Another problem, is modern electronics that regulate the power supply. So yes it was well understood by equipment builders, that the mains voltage is very instable. They add regulating electronics inside their equipment. However the way such electronic circuits load the mains, is not a nice one. These are phase cutting electronics, such as triacs. At slightest mismatch, these can leave a residual DC voltage on the mains, by lifting off the neutral against ground. You can try this out yourself. Just let a normal incandescent bulb burn on half the power, by putting a power diode in series. You pull DC current now from an AC network, and so you are lifting up the neutral line, and that will give more mains hum on any mains transformer without air gap. That is not much, just a Volt or so, or less, but effects in equipment transformers is there, when they are not made for this.
Phase cutting is always done, when there is a LOT of power involved. Like in washing machines or air conditioning motors, or heavy machinery of a company a few blocks away from your house. All of this makes the mains voltage dirty.
Here is another modern problem: For small equipment, there are circuits that rectify the mains voltage directly, and feed this into DC to DC converters. These have a charge pumping effect. So the mains is loaded in "spikes" into a capacitor, and the sine wave gets distorted from this. Such are those typical mains plug power supplies, which are connected to the outlet even without a cable, but also internal PC power supplies work like that, and in every household can be found dozens of such devices.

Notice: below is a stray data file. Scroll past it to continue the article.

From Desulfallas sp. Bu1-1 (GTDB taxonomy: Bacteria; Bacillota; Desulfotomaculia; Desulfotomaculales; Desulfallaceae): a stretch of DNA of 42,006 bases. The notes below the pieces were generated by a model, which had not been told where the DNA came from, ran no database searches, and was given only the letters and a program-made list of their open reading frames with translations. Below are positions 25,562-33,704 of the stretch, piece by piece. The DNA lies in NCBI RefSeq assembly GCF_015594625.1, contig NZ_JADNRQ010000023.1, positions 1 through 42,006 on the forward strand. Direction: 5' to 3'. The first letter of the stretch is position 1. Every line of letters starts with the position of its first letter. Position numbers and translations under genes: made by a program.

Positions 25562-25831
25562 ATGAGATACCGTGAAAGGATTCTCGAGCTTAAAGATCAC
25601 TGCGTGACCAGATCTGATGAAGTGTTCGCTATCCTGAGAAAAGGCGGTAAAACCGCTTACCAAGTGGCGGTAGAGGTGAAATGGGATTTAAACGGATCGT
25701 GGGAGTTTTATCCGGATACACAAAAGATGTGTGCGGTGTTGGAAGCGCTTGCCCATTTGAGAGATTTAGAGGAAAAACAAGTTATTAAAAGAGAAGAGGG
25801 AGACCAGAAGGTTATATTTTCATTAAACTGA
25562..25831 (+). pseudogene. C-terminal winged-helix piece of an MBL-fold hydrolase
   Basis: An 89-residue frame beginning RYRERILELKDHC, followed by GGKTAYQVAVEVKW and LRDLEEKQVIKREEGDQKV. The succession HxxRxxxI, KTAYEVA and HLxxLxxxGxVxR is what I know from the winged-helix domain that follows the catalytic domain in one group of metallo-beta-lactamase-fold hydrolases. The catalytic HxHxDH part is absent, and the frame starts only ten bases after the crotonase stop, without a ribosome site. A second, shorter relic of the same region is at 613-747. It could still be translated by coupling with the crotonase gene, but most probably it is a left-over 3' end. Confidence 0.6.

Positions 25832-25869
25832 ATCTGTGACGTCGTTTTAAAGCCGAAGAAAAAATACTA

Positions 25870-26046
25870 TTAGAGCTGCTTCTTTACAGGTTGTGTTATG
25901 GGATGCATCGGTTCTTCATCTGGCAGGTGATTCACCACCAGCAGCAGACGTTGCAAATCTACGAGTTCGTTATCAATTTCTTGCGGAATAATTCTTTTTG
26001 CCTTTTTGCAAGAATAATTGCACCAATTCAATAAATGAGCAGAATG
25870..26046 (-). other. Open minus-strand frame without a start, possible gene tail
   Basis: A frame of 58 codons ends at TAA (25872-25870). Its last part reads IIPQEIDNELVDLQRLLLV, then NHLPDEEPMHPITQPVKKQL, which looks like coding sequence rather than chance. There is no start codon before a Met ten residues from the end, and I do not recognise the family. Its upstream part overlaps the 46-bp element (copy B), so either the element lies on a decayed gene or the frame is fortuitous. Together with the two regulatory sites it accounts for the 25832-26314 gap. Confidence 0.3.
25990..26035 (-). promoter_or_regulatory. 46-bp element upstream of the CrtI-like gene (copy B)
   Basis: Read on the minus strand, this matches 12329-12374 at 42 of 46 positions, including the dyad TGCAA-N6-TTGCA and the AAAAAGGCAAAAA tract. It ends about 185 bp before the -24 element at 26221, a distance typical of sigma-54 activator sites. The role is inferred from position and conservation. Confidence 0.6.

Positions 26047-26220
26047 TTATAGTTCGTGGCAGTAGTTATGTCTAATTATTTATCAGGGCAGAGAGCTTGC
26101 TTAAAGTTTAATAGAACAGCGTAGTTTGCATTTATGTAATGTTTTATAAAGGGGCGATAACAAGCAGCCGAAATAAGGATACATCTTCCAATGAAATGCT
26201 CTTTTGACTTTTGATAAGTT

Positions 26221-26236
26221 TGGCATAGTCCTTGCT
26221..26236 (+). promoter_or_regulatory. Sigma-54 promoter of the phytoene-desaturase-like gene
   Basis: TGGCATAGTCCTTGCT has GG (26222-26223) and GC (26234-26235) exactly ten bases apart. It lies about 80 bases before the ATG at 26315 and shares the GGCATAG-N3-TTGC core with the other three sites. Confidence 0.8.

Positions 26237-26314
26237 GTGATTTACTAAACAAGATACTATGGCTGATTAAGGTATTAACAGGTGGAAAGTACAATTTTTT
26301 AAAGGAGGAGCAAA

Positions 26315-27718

Something which lifts up the neutral (so not the ground) is unevenly loading of the three phase power network. Specially when this is done by phase cutting electronics, the risk of a small DC component becomes realistic.
Please check the pdf file below, to read more about it. I see sometimes often people spend a fortune on Voodoo mains cables, with "specially treated" materials, and whatever. I understand people have a problem, and seek a way to get rid of all the noise and disturbances, but I don't think any "cryogenically treated" copper is going to do that for you.
The Lundahl company since many years has a a few mains cleaning transformers in the program, using a core with air gap, which gives a transformer the capability to withstand a small DC component. A very typical air gap product is a power supply choke of course, as it carries more DC than AC. However an air gap can be extremely beneficial nowadays, to filter the mains voltage.
The most recommended mains cleaning transformer is LL1662. This transformer can also increase or reduce the mains voltage is needed. So when you have 238.. 248 Volts all of the time, you may want to wire it for 5% voltage reduction, and of course get the filtering function still.
Please click on these pictures to see my recommended way to connect LL1662 .
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(Last updated: 11-May-2018 9:38 )